Broadcasting Rhetoric

Still thinking about the time I spent in the media archive at the University of Maryland. They have a lot of documentation - transcripts and recordings and the like - but most exciting is their collection of the technology of broadcasting. They have a remarkably well-preserved inventory of early televisions and old console-style radios.  

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I like this microphone a lot even though it’s busted. The principles are the same now - keeping it suspended and shock-absorbent helps make a better sound. I always wondered why they put the call letters on the mics even though there was no picture being transmitted. The archivist explained that they take a lot of photos of radio shows in those times and it was good for that. Also these mics were expensive and would just be moved from the studio to the event that was covered live, and the press would get photos there of it, hopefully. It’s all about good publicity.

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I think shortwave radio is really cool, and I know I’m pretty alone in that idea, but all the home console radios of the 1930s had shortwave tuners so you could hear the news from Europe anytime you wanted. They also included the police band and sometimes aircraft frequencies as well (much later on than 1930s). The other great thing to read about was the lack of regulation in broadcast signal strength, so there were a lot of stories of station owners pumping out 500,000 watt AM stations and being heard across the country or even on the other side of the world. Hillarious I think, what a great way to get rid of the other stations. 

This unit had the back panel off so we could look at the antenna, which was pretty substantial. No wonder they could pick up everything clearly via shortwave or whatever. FM signals are about 20 years away for this unit, but the design of it really makes you wonder - this is a unit that is meant to be on full display in a family room, to fit in with the furniture, and be something you are not ashamed to see. Radio design today says little more than, “I’m a very advanced stereo system.” I wonder what this design said to people in the 1930s and 1940s? Does it say “furniture” or does it say “technologically advanced?” What’s the message in the design here?

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You see these issues being addressed a lot clearer in the early televisions, which tried a lot to look like console radios like the one above. This unit is a great example of trying to bridge the TV/radio divide in a way that we can safely assume is speaking to the audience of the late 40s early 50s.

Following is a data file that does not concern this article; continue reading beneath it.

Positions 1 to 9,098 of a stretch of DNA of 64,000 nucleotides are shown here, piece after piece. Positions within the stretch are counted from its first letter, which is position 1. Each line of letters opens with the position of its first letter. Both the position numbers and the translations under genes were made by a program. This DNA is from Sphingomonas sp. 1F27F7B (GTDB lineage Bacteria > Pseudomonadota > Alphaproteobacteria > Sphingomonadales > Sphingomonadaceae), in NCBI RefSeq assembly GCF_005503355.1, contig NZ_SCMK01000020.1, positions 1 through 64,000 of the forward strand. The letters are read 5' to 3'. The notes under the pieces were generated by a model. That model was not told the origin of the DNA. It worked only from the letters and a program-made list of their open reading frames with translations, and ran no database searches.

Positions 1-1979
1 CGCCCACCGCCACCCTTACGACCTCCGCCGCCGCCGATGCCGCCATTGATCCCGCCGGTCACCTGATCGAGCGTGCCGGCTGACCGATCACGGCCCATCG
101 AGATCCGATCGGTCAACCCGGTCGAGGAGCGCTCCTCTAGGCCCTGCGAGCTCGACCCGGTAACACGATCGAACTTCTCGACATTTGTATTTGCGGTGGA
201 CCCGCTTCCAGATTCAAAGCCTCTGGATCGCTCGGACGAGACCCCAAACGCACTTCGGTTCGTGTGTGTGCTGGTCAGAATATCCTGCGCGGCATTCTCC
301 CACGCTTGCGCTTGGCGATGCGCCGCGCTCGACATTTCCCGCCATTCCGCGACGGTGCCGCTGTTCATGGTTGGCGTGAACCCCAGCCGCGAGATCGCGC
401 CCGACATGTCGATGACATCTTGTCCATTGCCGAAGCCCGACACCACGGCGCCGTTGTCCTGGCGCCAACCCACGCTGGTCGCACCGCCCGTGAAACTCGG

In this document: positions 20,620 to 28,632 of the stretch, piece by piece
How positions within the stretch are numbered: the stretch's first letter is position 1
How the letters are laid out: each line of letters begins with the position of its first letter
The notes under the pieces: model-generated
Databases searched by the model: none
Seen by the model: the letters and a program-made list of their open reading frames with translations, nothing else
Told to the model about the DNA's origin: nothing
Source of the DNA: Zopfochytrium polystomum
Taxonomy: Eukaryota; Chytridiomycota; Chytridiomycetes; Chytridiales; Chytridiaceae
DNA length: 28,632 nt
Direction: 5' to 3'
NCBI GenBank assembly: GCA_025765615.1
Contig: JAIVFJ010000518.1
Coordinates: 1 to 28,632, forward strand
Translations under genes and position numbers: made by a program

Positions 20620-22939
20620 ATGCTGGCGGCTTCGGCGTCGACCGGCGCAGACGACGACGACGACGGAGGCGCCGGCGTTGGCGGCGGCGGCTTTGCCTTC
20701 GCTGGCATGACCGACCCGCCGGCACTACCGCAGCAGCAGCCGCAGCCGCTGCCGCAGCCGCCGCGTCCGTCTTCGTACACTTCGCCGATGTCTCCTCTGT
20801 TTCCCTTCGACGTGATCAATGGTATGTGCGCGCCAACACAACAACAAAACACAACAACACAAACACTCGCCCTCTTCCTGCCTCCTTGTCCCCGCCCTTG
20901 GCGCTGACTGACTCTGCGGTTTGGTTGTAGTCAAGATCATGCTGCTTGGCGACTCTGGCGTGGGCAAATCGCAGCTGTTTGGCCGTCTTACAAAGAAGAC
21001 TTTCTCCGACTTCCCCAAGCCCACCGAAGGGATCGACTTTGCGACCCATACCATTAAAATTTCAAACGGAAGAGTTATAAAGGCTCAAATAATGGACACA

This one also is trying to look like furniture but the presence of the screen and the attention that the screen compels is really an interruption here. Later models would come with cabinet doors to close off the screen when not in use. Even in the photo, your eyes want to go to the screen as the center of this unit’s design. Is that trained? Where does this compulsion come from? There is something about TV that compels attention even if you are not actively watching a show. You find yourself “looking up” at it without even thinking about it to see what’s going on. Also at this time 24 hour programming was unheard of, perhaps even something that would be undesired, so there was no point in having the TV available all the time. Having it in a cabinet makes the furniture appearance really easy - it’s just another hutch or cabinet in the living room.

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With this one, the attempt to resemble a radio is gone, and the screen has taken over the focus of the unit. But the doors indicate that this is still meant not to disrupt the organization of the living room at all, and can be removed from the scene by shutting the doors. This fascinates me as the contemporary living room is arranged around the television. This design indicates that the television interrupted the living room design, and needed to be incorporated into the room in a way that made sense. Just sitting out there as a big screen wasn’t going to cut it.

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This is the best photo and the one I wanted to close on. This is a custom made RCA black and white TV that was built for a bar owner who wanted a big screen everyone could see when they came into the bar to watch sports and other events. So this is evidence that there has always been this desire to have big, loud TVs in the bar. This unit, from the dawn of TV, shows that TV has always been obnoxious. I bet 1950s bar patrons also complained about how you can’t just have a drink without some TV blaring in the background.